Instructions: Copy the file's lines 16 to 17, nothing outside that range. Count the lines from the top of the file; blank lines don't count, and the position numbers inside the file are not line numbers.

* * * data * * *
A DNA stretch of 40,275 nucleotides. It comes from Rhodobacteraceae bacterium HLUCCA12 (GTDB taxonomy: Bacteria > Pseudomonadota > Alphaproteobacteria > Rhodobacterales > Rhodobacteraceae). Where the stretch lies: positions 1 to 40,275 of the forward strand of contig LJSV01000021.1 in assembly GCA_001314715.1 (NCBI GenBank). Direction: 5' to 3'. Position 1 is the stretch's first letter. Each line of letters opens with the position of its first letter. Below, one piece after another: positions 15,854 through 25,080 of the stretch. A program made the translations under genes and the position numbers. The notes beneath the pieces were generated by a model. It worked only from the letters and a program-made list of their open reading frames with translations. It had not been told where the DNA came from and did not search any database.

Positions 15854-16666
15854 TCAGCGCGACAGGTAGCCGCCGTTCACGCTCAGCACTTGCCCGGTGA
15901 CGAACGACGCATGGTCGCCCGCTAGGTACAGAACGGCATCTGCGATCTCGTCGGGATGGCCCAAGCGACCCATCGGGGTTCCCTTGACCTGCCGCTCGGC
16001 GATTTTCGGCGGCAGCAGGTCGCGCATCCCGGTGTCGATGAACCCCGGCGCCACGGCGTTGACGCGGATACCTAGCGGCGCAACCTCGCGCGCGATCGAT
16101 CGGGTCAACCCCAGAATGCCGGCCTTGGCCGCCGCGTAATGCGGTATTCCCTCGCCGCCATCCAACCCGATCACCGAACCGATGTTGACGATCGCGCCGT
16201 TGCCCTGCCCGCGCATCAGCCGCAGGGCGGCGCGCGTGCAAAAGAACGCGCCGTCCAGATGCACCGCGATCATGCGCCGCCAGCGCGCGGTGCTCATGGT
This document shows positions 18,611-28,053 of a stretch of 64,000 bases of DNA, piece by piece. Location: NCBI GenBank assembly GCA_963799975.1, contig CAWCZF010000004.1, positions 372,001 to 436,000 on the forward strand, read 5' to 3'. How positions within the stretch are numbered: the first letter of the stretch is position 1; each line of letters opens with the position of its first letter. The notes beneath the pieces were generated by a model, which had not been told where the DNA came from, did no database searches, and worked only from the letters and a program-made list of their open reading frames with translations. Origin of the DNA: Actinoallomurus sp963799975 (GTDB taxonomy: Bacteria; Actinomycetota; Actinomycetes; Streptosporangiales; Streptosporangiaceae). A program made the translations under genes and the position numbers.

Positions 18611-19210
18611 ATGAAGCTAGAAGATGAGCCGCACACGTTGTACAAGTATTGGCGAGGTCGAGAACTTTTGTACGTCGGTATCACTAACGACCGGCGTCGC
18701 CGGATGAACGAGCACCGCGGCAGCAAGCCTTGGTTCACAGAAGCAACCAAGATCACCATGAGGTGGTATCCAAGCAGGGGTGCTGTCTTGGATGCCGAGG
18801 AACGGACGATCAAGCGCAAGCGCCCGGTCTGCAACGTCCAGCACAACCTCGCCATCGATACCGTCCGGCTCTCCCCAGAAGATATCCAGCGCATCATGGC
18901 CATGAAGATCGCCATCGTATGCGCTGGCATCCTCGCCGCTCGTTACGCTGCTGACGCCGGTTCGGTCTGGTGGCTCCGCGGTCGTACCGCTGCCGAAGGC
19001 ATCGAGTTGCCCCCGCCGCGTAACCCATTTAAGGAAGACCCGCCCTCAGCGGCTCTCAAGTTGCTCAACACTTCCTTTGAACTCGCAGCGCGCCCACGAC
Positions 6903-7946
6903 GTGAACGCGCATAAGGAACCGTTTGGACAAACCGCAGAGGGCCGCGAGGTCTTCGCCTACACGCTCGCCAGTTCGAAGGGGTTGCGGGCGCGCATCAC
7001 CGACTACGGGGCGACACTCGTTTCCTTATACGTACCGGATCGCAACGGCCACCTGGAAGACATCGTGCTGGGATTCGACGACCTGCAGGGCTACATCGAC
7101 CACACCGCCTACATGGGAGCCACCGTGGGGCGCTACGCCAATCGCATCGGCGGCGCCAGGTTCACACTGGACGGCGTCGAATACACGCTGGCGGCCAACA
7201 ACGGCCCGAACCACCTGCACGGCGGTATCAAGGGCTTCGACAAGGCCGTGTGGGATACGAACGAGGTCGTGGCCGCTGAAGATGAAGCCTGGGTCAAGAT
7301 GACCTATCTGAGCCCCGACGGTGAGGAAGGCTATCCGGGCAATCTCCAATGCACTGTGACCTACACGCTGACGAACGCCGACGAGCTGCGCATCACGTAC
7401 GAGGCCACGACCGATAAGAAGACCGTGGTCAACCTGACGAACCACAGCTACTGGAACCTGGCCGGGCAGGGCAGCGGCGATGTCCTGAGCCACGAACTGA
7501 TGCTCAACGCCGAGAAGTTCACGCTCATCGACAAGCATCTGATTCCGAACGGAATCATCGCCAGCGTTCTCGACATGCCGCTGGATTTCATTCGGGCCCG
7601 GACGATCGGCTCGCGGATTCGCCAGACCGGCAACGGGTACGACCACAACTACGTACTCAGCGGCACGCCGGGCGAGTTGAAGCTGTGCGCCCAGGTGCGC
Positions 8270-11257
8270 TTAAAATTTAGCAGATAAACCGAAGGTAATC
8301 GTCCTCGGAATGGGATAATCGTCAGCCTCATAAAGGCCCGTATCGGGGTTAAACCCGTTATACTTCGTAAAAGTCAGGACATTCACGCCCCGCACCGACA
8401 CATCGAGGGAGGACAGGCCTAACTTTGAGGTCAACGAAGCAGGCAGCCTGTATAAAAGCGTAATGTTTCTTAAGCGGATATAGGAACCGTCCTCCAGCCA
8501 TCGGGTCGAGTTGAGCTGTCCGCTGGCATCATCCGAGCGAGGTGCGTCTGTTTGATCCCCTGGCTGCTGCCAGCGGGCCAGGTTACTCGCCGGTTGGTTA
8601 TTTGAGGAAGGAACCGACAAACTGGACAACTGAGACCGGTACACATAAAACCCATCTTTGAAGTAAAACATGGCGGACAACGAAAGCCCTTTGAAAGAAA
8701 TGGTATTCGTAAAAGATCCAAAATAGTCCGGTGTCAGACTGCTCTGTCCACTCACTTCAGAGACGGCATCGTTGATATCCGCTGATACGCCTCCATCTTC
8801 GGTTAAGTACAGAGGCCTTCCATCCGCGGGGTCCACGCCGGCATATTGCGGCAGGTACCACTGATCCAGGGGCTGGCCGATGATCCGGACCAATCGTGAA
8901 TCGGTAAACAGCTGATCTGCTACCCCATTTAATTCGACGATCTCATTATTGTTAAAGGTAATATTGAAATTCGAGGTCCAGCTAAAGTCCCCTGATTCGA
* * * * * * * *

6903 GTGAACGCGCATAAGGAACCGTTTGGACAAACCGCAGAGGGCCGCGAGGTCTTCGCCTACACGCTCGCCAGTTCGAAGGGGTTGCGGGCGCGCATCAC
7001 CGACTACGGGGCGACACTCGTTTCCTTATACGTACCGGATCGCAACGGCCACCTGGAAGACATCGTGCTGGGATTCGACGACCTGCAGGGCTACATCGAC